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You might have seen the Mile Marker boards that parents create for their children – they highlight things like the height, weight, likes, and dislikes of their child at various stages of life. We at Nick’s Garden Center think Plant Parents should have something like this for their Plant Babies as well! Our Plant Parent Chalkboard Photos and blogs will provide you with an overview of what each plant needs in order to “grow up” happy and healthy!
Polka Dot Begonia, also known as Trout Begonia, Clown Begonia, and Spotted begonia is the common name for Begonia Maculata – a showy houseplant belonging to the family Begoniaceae. Polka Dot Begonia can reach heights of up to five feet, and has a vertical growth habit. Its leaves are a deep olive color with bright white and somewhat uniform spots. They are a narrow arrowhead shape, and have burgundy undersides.
In the right conditions, Polka Dot Begonia will produce small flowers similar in shape to other begonia plants. They are a white rounded fan shape with a small yellow center. Polka Dot Begonia are not pet safe (and can be harmful to humans if ingested, as well), but the good news is that they are air purifying. They prefer bright, indirect or dappled sunlight, and like to stay relatively moist compared to most houseplants – let only the top half inch or so of soil dry out.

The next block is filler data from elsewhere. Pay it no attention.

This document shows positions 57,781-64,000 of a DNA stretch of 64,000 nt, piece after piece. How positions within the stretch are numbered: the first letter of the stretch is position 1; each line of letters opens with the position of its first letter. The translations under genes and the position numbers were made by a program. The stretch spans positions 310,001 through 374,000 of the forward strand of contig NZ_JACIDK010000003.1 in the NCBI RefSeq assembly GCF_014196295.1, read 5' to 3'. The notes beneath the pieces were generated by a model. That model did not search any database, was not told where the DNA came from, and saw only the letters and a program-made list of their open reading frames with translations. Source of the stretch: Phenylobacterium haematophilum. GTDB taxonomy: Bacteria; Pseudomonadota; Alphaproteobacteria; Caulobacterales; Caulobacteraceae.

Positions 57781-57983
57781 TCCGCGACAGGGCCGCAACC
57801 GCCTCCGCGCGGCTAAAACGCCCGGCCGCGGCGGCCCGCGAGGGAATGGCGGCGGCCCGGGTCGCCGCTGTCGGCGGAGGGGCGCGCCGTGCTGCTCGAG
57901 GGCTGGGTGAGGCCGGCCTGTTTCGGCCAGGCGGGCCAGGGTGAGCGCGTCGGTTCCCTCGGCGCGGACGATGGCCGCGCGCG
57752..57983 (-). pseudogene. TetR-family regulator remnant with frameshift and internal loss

Polka Dot Begonia may seem picky, but once you get it settled into a good place with light and water (and away from heat and AC vents), it is relatively easy to care for. For this reason, we’re rating this houseplant as suitable for beginners. Like most houseplants, Polka Dot Begonia likes temperatures similar to human-preferred temperatures – between 65 and 75 degrees, but no higher than 85 degrees. Keep temperatures even with minimal fluctuation to keep houseplants happy.
Polka Dot Begonia can tolerate higher levels of light, but be prepared for accelerated growth with more frequent waterings and fertilizer. If you notice a loss of color in the leaves followed by yellowing and ultimately the loss of the leaf, try moving it into more sun. Yellow leaves are also a common sign of overwatering, so make sure your plant is not sitting in water. Moisture Meters are a great way to test the bottom of the pot to make sure it’s not saturated (which can cause root rot in most houseplants). Crispy, brown spots on the leaves can indicate that the plant is getting too much sun.
Overall Polka Dot Begonia is an easy-to-care-for houseplant that brings a rare pop of color and flowers into your home.